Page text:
How to Choose a Cryptocurrency Mining Pool (2024)

Once you understand cryptocurrency mining and have decided to try it out, you may join a mining pool because you're more likely to be rewarded for your work. However, choosing a mining pool can be challenging—there are many to choose from and several questions to answer.

Find out what you should look for in a mining pool and how to decide which one you should join.

Key Takeaways

  • You may need to buy specialized, expensive equipment to compete in a mining pool.
  • It's important for mining pools to be fair in work assignments and transparent in their operations.
  • Payout and fee schemes are essential because they can eat into your profits.
  • The combined mining pool hashrate is more important than its size, but the size of the pool also helps you gauge its trustworthiness.

Choose Your Mining Pool Equipment

You're able to mine various cryptocurrencies on a variety of devices if they are capable. Most mining applications can use a graphics processing unit (GPU) or central processing unit (CPU). However, GPU and CPU mining are not as profitable as they used to be. Mining difficulty has increased to a point where they cannot compete with the application-specific integrated circuits (ASICs) specifically designed for mining.

There are several ASICs available for purchase from online retailers. When choosing an ASIC, it's crucial to understand hashrate—or the rate at which the ASIC can perform the mining work. The higher the hashrate, the faster you'll mine—but you'll pay more upfront. The other consideration is energy consumption.

For instance, the Goldshell KD5 ASIC has a hashrate of 18 Th/s (terahashes per second) but has a price tag of between $11,000 and $18,999 and consumes about $200 worth of electricity per month on average. An older model, the Goldshell KD2 ASIC, has a hashrate of 6 Th/s and consumes about $227 in electricity per month—its price varies from about $3,500 to $27,599. You're likely to find only used models available from third-party sellers, and manufacturers rarely have any stock of their best machines because of the demand.

You'll also need to ensure you meet the minimum network connection speed to the pool server. Additionally, cooling the room your miner is in will raise your cooling bill significantly because it will generate heat.

Ensure the Mining Pool Is Transparent

The mining pool operator must perform fairly to ensure transparency and trustworthiness among the pool's members. For instance, you should investigate whether the total hash rate declared at the pool level appears to be true. You should also look for signs that the pool operators use lower payout schemes—you want to ensure the mining is worth your time and expenses.

If the mining pools you're considering don't have a real-time dashboard that brings transparency, you might consider another pool.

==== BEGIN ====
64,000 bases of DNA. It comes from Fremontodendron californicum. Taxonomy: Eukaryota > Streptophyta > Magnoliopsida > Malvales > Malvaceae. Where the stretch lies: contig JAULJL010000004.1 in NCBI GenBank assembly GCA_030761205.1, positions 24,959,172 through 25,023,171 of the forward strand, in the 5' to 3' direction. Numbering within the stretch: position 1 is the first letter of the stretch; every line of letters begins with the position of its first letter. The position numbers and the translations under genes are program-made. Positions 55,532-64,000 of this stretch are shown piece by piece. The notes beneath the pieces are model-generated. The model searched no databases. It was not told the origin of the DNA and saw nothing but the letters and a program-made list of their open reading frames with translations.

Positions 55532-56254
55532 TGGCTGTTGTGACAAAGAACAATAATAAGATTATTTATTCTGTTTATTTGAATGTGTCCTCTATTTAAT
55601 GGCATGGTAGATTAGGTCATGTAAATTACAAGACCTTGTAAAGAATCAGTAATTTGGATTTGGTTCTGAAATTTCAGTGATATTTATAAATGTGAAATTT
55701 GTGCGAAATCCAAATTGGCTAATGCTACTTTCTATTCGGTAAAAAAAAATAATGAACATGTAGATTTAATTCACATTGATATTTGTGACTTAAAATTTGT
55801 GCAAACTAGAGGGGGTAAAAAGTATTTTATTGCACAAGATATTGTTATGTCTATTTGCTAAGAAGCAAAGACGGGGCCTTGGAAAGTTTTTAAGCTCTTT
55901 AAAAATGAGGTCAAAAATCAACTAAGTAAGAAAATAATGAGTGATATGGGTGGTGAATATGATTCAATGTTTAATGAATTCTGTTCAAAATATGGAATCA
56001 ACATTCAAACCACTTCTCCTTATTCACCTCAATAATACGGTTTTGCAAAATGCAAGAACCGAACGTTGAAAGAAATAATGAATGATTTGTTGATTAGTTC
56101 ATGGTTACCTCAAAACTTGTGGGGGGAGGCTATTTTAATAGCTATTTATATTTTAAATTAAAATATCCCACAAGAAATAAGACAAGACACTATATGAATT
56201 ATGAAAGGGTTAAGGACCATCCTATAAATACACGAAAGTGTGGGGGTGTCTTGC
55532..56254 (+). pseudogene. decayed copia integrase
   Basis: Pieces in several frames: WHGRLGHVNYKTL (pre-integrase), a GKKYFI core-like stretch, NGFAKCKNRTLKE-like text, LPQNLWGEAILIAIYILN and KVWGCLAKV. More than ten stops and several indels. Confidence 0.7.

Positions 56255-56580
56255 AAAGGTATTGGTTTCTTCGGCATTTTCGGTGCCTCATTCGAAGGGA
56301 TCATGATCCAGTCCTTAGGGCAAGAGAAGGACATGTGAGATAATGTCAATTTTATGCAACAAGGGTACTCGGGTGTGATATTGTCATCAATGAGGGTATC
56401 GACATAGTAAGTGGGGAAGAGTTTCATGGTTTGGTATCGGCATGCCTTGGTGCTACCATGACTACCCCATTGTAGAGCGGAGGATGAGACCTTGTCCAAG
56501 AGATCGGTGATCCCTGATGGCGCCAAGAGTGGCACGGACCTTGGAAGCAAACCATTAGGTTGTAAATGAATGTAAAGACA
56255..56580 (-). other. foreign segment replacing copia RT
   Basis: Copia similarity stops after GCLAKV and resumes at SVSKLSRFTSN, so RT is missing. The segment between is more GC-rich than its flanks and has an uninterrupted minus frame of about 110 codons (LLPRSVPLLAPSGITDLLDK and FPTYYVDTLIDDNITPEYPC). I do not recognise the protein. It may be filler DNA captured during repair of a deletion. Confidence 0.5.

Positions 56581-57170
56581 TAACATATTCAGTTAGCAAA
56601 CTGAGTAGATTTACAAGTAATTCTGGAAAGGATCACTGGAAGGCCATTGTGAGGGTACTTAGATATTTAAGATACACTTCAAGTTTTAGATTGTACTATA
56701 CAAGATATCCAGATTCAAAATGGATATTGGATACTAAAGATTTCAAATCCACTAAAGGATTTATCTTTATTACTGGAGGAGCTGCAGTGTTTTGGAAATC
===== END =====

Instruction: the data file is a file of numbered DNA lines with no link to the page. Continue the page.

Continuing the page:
Review the Pool Payout Scheme

If you have low-end hardware mining devices, you should avoid pools with higher thresholds for making payments. You'll have less computational output, which will lead to lower earnings.

Many pools use the pay-per-share (PPS) or the pay-per-last-n-shares (PPLNS) methods for their payment schemes. If the pool uses PPS, you receive a fixed amount per submitted share of work. Generally, you're paid when your share is submitted.

PPLNS pays miners using a weighted system—the pool is paid when a block is mined, and the reward is divided among the pool. The number of shares you've submitted is divided by the total number of shares submitted by the pool, which is multiplied by the block reward—the cryptocurrency reward for creating a new block on the blockchain.

Other payout methods are full pay-per-share (FPPS), which adds transaction fees into the calculation, and pay-per-last-n-groups (PPLNG). There are several others, but PPS and PPLNS are the most common.

Look for Mining Pool Stability

Another critical factor to consider before joining a pool is assessing its stability. Stability refers to whether the pool experiences any downtimes, which affect your mining ability and profits. Generally, you'll need to find information about the pool's history, such as:

  • Does the pool offer a secure connection like a VPN, or does it only use an open connection?
  • Is it vulnerable to DDoS attacks (common with increased pool activity)?
  • Has the mining pool withstood and repelled any attacks?
  • Has the pool experienced any lengthy downtime?

Many users post in Reddit groups where you can find discussions, tips, and announcements that can clue you into past issues. However, they may not always be trustworthy. Cryptocurrency is still new enough that it is hard to find valid, reliable sources.

Review the Pool Fees

Nearly all pools require fees, but some are structured to operate without them. For example, the oldest mining pool still in operation is SlushPool—they charge a pool fee of 2% of your reward and a payout fee of 0.0001 Bitcoin on payouts under 0.005 Bitcoin. P2Pool is another of the oldest pools left—it has no fees, but its hashing power might be lower because it is strictly a peer-to-peer mining pool without a mining farm operating as the central miner.

Weigh the Mining Pool Size and Power

In a mining pool, the number of coins mined over a period is proportional to the pool's computing power. In general, the more participants a pool has, the less time it takes to mine—pool size can equate to more or less computing time.

A small pool of the latest ASIC miners can outperform a large pool of older or slower equipment. The combined hashrate of the mining pool is what determines which pool performs better.

Larger pools have a higherprobability of creating blocks due to their larger computing power, while smaller ones generally take longer. A mining pool's size can also reflect its trustworthiness to someextent. For example, a pool with many active miners suggests that the pool and its management are trusted.

Choose Your Mining Pool

Once you've weighed the attributes of different mining pools, you should be reasonably comfortable picking out the one that works for you—and your budget. It's important to note that you can join a mining pool armed only with your personal computer if it has a compatible GPU, but gains will be much lower. If you're only looking for a few dollars a month to spend, GPU mining is an acceptable way to use equipment you already have for small rewards—and a mining pool can help you increase those rewards if you choose your pool carefully.